Many people find themselves working remotely for the first time. At Eficode we’re already used to it. Here are our five tips for online workshops.

As a Service Designer, facilitating workshops is a big part of my work. I feel that nothing beats the luxury of having people coming physically together in the same space. We humans are social creatures. For most of us, it’s easier and more effortless to connect when meeting in person. 

For me, it sure feels much easier to facilitate people towards common goals when we are physically together. Joint space functions as a collective memory and I have tons of tricks up my sleeve to make group work engaging and effective. 

But, this kind of physical workshop has become practically impossible due to the coronavirus. All of a sudden everyone is working from home. 

How do we collaborate effectively when everyone is remote? 

You might feel tempted to cancel or postpone your workshops, but there is no need for that. You just need a little creativity and some systematic planning to pull off a successful workshop entirely remotely. 

Nearly all businesses have to work remotely for the next while and at Eficode we’re no different. The challenge is to keep the projects moving at full speed. Enter “bunker based workshopping”. As of last two weeks, we started internally to share our best practices, favorite tools and handy tips on how to facilitate, collaborate and run great workshops with remote teams.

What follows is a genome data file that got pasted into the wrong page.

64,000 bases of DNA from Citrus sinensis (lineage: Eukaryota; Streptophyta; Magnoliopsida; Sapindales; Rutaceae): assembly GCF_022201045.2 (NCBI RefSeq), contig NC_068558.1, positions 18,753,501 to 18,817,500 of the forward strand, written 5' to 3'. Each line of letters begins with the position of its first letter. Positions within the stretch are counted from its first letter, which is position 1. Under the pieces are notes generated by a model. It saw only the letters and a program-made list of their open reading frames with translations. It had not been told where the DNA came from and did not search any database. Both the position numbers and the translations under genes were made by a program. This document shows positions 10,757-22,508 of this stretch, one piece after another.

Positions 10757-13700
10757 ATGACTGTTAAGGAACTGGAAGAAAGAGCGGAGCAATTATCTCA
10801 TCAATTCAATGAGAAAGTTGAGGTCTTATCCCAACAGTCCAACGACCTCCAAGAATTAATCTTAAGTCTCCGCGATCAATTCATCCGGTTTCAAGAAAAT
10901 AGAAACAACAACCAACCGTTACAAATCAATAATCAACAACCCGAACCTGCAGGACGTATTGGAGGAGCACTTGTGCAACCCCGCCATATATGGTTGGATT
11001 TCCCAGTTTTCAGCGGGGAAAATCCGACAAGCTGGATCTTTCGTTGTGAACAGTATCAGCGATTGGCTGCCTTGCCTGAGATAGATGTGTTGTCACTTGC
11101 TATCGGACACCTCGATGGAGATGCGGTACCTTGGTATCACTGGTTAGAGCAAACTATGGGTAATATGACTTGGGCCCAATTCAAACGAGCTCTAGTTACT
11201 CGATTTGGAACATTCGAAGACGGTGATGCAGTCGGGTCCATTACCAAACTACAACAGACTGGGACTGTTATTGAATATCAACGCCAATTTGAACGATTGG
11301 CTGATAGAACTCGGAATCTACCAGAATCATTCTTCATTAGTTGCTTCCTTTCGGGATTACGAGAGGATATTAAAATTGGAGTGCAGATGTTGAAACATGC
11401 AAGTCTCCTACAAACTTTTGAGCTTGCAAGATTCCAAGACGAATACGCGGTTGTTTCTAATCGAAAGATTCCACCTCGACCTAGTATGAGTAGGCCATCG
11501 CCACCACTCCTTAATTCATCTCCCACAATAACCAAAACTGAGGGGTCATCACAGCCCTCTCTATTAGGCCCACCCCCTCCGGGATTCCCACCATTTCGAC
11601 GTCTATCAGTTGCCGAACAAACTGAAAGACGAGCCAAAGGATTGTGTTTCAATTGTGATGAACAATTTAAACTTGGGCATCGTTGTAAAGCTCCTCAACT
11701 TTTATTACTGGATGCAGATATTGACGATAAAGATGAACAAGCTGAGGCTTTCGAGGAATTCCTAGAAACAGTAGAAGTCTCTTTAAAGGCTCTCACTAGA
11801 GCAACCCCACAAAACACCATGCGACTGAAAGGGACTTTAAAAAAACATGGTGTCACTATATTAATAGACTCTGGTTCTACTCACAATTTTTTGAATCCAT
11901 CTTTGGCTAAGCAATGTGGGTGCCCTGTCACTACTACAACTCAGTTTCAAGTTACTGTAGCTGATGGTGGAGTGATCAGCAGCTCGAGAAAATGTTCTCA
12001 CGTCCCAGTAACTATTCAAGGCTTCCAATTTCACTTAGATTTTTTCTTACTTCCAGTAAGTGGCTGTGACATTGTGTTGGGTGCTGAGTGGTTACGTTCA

Here are our top 5 picks that might help you

1. Make sure everyone is prepared 

With any workshop it’s always good practice to create an agenda and make sure participants know what they have to do to prepare. In remote workshopping mode this is even more important. 

Make sure all participants know what the goals and desired workshop outcomes are, how the workshop will unfold, what kind of methods you will use, and what supplies, tools, and devices will be needed. For example, if you plan to do sketching during the remote workshop, participants should have paper and pens ready and within their reach. If you use online collaboration tools that work better with a large screen and roller mouse, advise your participants to gear up accordingly. If you want to do pair activities during the workshop, plan and prepare them in advance.   

2. Plan an engaging workshop flow 

Remember that participating remotely is not as engaging and energizing as being physically present. Participants get tired and bored more easily. The temptation to open another browser tab to answer a few emails or check Slack messages can become impossible to resist. 

If you want your remote participants to be focused and present, you need to plan the workshop flow well. Break the workshop into max 10-minute chunks and make sure there are different kinds of work modes, activities and enough breaks in the agenda. It’s easier to improvise when your plan A is solid! 

3. Make use of collaboration tools

For many workshops and meetings, it’s usually enough to just have a quality voice connection and the ability to share screens and edit documents simultaneously. However, sometimes this is not enough. Luckily, there are lots of great online collaboration tools that make remote workshopping easier and more engaging.